- The Washington Times - Thursday, February 13, 2003

Federal Reserve Chairman Alan Greenspan softened his criticism of President Bush's economic stimulus plan yesterday while the White House redoubled efforts to contain damage dealt by the Fed chairman to the plan's chances in Congress.
Mr. Bush made no apology for the $674 billion increase in budget deficits projected under the plan and insisted it is needed to ensure a strong recovery this year as well as improve the economy's performance over the long run.
"If the economy needs a little oomph … why wait?" Mr. Bush asked during a speech to small investors in Alexandria, countering Mr. Greenspan's suggestion that lawmakers wait and see if the economy rebounds on its own once the question of war with Iraq is resolved.
The economy "is not strong enough. It is not robust enough," the president said. "It is an aggressive plan, no question about it."
Mr. Greenspan said in testimony to Congress on Tuesday that the main issue holding back strong economic growth is the uncertainty created by the looming war with Iraq, which caused businesses to postpone hiring and spending.
The Fed chairman had couched his criticism of the Bush plan by emphasizing that he endorses its principal feature, the elimination of dividend taxes, as a long-term economic reform and as long as it is paid for with cuts in other areas.
Yesterday, he modified his stance in testimony before the House Financial Services Committee, saying it "does have some short-term stimulus."
"It probably will increase the levels of stock prices and the wealth effect accordingly, and there are some small income effects," he said.
Because the elimination of dividend taxes would increase flexibility and boost growth, all Americans would benefit, Mr. Greenspan said. Many Democrats contend that the plan will aid only the rich.
"There is no question that this whole program will be a net benefit to everyone in the economy over the long run," he said.
Mr. Greenspan also acknowledged administration arguments that chronic high budget deficits present no immediate threat to economic growth. He said his main concern is the threat to fiscal solvency at the end of the decade, when baby boomers start retiring, if deficits are allowed to accumulate.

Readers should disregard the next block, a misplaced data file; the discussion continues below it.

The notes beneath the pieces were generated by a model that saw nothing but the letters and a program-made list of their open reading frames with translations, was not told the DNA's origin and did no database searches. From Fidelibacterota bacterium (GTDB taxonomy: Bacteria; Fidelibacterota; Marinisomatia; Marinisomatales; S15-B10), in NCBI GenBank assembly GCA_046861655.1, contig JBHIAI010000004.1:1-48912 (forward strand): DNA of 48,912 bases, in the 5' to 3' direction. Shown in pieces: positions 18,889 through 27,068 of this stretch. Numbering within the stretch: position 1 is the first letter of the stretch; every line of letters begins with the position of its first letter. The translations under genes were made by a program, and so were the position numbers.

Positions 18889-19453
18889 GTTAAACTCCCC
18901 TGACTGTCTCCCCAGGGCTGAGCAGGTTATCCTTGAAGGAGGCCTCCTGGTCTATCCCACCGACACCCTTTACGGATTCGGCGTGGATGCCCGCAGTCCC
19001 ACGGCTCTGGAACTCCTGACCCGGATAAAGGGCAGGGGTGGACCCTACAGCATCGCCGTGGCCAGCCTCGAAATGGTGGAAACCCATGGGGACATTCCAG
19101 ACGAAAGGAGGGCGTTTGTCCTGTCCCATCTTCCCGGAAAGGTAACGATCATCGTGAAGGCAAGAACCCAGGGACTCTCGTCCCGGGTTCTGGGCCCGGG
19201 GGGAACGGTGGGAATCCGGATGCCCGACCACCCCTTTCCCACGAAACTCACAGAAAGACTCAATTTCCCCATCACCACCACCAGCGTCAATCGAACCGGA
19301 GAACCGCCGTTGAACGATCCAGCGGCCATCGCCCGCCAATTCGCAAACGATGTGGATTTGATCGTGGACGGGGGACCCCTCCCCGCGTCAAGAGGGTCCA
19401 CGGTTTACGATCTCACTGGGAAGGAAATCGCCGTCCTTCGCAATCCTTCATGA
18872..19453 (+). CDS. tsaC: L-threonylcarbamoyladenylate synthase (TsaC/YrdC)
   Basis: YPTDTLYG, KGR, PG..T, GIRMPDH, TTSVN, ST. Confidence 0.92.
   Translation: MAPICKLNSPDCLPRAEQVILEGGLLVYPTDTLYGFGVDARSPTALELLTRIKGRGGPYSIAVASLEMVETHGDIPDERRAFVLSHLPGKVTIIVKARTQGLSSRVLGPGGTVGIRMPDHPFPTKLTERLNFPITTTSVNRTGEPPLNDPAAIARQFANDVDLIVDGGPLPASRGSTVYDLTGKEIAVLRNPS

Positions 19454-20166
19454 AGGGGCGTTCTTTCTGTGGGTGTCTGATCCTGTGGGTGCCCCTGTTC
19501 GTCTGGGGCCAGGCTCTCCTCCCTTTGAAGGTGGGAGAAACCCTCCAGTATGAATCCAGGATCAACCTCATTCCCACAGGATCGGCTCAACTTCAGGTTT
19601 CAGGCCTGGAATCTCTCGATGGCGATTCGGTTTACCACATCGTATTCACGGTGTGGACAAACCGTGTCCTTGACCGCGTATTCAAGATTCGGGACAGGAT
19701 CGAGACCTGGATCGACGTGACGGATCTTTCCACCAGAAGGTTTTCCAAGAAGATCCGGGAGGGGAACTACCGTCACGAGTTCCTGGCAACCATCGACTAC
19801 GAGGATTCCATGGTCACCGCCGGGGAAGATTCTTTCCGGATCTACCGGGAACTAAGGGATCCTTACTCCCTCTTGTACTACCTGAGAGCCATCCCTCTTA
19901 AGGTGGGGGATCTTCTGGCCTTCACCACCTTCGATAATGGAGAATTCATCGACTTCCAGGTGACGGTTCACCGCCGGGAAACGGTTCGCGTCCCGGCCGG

High deficits do loom as a threat to consumers and homeowners, however, he said, because of their potential to force up interest rates. He said that is a major reason he suggested deferring on the stimulus plan.
"I am concerned about long-term interest rates mortgage rates in particular rising," he said.
The lowest mortgage rates in 40 years not only have enabled consumers to buy homes at record rates, but also have enabled Americans to lower their debt burdens through widespread refinancings, he said.
The rate windfall has been "an extraordinarily important prop to this economy through a very stressful two or three years," he said.
The White House appeared to largely dismiss Mr. Greenspan's call for the re-establishment of budget controls requiring Congress to offset new spending and tax programs with cuts elsewhere in the budget.
Treasury Secretary John W. Snow told reporters Tuesday that the increase in deficits resulting from the president's economic program would be "manageable" and "modest" when considered as a percentage of total national output.
White House spokesman Ari Fleischer said the administration has a "reasonable disagreement" with Mr. Greenspan about the need for stimulus and expects the plan to pass Congress. "The president will err on the side of helping those who look for work," he said.
Glenn Hubbard, chairman of the White House Council of Economic Advisers, said he must politely disagree with Mr. Greenspan, while the Treasury Department released a list of 250 economists who support the plan and say additional tax cuts are needed to boost the recovery.
"As you know, economists don't always agree," Mr. Hubbard said in remarks before the U.S. Chamber of Commerce. "Geopolitical risks are a key source of uncertainty in the economy, but I don't think they're the only ones."
The president picked up support Tuesday from Senate Finance Committee Chairman Charles E. Grassley, Iowa Republican, who said he would support the dividend tax cut plan. Mr. Grassley had expressed reservations about the plan in committee hearings earlier this month.
Senate Budget Committee Chairman Don Nickles, Oklahoma Republican, also continues to work behind the scenes on a budget resolution that would make room for the Bush plan, administration sources said.
Democrats continued to pronounce the stimulus dead, however, and lavished praise on Mr. Greenspan for warning of the damage from rising deficits.
"The chairman has long believed, as have most economists, that while deficits are not instant death, they are over the long term a negative for the economy," said Rep. Barney Frank, Massachusetts Democrat.
He said he was disappointed by Mr. Greenspan's backtracking yesterday but he understood that the Fed chairman, a Republican who served on President Reagan's council of economic advisers, faced strong pressures from Republicans to "go the other way."

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